Hello, Fresh Fiction readers! This is my first time on the Fresh Fiction blog, and I’m super excited to be here. I’m celebrating the release of TRIPLE SCORE, but it’s a bit bittersweet, as it’s the final book in my Art of Seduction series and my final book for Harlequin Blaze.
I’ve loved writing for Blaze. I like the sexual tension. I like the heat when that tension explodes. But most of all, I like the snappy dialogue.
Yep, dialogue’s my jam. I live for lively banter, witty repartee, the perfect parting remark. My idol is Aaron Sorkin, who wrote masterpieces like TV’s West Wing and Newsroom and movies Moneyball and The American President. His dialogue sparkles. It’s musical, reflective, funny, smart. Like this gem from The Social Network:
Lawyer: Mr. Zuckerberg, do I have your full attention?
Mark Zuckerberg: No.
Lawyer: Do you think I deserve it?
Mark Zuckerberg: What?
Lawyer: Do you think I deserve your full attention?
Mark Zuckerberg: I had to swear an oath before we began this deposition, and I don’t want to perjure myself, so I have a legal obligation to say no.
Lawyer: Okay – no. You don’t think I deserve your attention.
Mark Zuckerberg: I think if your clients want to sit on my shoulders and call themselves tall, they have the right to give it a try – but there’s no requirement that I enjoy sitting here listening to people lie. You have part of my attention – you have the minimum amount. The rest of my attention is back at the offices of Facebook, where my colleagues and I are doing things that no one in this room, including and especially your clients, are intellectually or creatively capable of doing. [pause] Did I adequately answer your condescending question?
Brilliant, right? So I thought I’d share with you five lessons I learned on writing dialogue from the great Mr. Sorkin:
- Dialogue isn’t conversation. Conversation is boring. It’s the mundane, inane stuff we talk about every day. Dialogue either moves the plot forward or reveals something important about the characters.
- Realistic is different from real. This kind of goes along with the first point. In real life, our speech is filled with “ums” and “ers” and false starts and stops. That doesn’t mean you can’t use some for emphasis, like to show a character is nervous or hesitant. Just use them sparingly, and for good reason. And my personal pet peeve: writers who avoid using contractions in dialogue. That’s how we speak, folks. Use ’em.
- Think about who’s talking. Men speak differently from women (usually less, sexist, I know, but true nonetheless). Cowboys speak different from CEOs, 20-somethings differently from 60-somethings. If you’re writing a character type that’s new to you, go hang out where you’d find similar folks. Listen to them. Or if you can’t do that, go on line, watch some YouTube videos. There’s a wealth of information on the world wide web.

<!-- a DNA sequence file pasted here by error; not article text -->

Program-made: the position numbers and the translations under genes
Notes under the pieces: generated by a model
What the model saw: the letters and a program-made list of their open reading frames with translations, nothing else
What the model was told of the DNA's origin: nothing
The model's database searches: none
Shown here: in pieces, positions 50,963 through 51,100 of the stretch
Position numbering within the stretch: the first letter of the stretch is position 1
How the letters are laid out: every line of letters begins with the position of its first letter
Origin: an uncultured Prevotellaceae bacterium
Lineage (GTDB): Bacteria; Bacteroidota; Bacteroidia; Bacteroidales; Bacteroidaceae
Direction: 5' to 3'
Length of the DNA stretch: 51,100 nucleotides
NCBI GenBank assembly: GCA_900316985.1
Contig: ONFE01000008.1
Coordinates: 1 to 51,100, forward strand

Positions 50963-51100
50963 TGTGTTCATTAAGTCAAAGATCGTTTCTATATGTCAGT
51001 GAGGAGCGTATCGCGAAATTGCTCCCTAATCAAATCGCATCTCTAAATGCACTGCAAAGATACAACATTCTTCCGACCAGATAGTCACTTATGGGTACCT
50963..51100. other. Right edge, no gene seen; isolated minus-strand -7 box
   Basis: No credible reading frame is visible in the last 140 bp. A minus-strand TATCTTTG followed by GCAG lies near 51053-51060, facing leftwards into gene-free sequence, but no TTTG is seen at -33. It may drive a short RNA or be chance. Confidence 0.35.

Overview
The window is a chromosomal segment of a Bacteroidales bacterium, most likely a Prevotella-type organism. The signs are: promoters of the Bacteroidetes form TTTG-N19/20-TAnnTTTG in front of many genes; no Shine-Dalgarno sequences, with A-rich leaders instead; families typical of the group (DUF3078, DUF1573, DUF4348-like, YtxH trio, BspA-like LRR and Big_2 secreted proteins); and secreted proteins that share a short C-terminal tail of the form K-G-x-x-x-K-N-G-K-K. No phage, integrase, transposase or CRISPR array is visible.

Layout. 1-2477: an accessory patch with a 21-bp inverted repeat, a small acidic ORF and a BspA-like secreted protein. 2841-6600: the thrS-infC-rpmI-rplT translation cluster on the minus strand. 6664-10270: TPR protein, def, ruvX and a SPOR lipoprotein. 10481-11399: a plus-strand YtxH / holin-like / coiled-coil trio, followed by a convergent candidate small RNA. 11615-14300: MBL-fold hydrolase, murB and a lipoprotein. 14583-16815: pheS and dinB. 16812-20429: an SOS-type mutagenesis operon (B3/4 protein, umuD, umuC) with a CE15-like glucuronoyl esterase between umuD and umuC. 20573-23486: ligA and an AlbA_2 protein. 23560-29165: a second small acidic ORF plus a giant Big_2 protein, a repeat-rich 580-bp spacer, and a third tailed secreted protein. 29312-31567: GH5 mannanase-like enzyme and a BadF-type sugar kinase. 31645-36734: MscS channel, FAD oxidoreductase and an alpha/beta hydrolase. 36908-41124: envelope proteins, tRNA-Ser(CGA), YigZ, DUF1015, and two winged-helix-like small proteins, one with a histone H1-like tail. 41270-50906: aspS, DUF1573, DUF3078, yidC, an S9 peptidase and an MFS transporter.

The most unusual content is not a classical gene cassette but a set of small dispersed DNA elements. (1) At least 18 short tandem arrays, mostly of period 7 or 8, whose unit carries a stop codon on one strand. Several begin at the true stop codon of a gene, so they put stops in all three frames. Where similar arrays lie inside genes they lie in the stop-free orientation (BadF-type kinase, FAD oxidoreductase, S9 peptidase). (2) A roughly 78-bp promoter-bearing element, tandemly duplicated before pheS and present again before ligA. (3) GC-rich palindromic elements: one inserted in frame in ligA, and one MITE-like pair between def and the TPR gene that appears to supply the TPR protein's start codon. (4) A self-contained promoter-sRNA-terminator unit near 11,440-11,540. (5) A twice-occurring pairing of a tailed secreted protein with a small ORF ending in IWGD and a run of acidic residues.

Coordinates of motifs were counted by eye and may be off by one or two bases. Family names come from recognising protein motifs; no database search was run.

- Write the spoken words first, then worry about the actions and tags. I find my dialogue flows more realistically when I write it first like a script or a screenplay, just the dialogue. Then I go back and add in actions or tags to help identify who’s talking. And where I can, I like to use actions rather than tags to keep things moving and show how my characters are feeling rather than tell.
- Read it aloud. Again, like a script or a screenplay, read the dialogue bits out loud. You’ll be surprised how quickly you can spot the sections that don’t trip over the tongue the right way.
That’s just five quick points. I could wax on forever about the lessons Mr. Sorkin has taught me. Fortunately for you, I won’t. But I’ve got to admit that I get a little thrill whenever a reviewer praises my “witty, intelligent” banter because I know it means I’m that tiniest bit closer to emulating the master.
About Regina Kyle
Regina Kyle knew she was destined to be an author when she won a writing contest at age ten with a touching tale about a squirrel and a nut pie. By day, she writes dry legal briefs, representing the state in criminal appeals. At night, she writes steamy romance with heart and humor.
A lover of all things theatrical, Regina lives on the Connecticut coast with her husband, teenage daughter and two melodramatic cats. When she’s not writing, she’s most likely singing, reading, cooking or watching bad reality television. She’s a member of Romance Writers of America and of her local RWA chapter.
Knowing the score…
Prima ballerina Noelle Nelson needs to recover from her injury and return to the stage. She won’t consider failure…or be distracted by baseball’s resident bad boy, Jace Monroe. His tattoos, wicked smile and deliciously athletic body might drive her crazy, but a media frenzy is the last thing this good girl needs.
Jace is sick with fear that his own injury will never heal, but he’s not about to let anyone notice, especially the gorgeous blonde dancer he loves to infuriate. He’s pushing himself past his physical capacity, putting his future at risk. Still, when it comes to making a play for Noelle, Jace is in scoring position—and he’s not going to back down!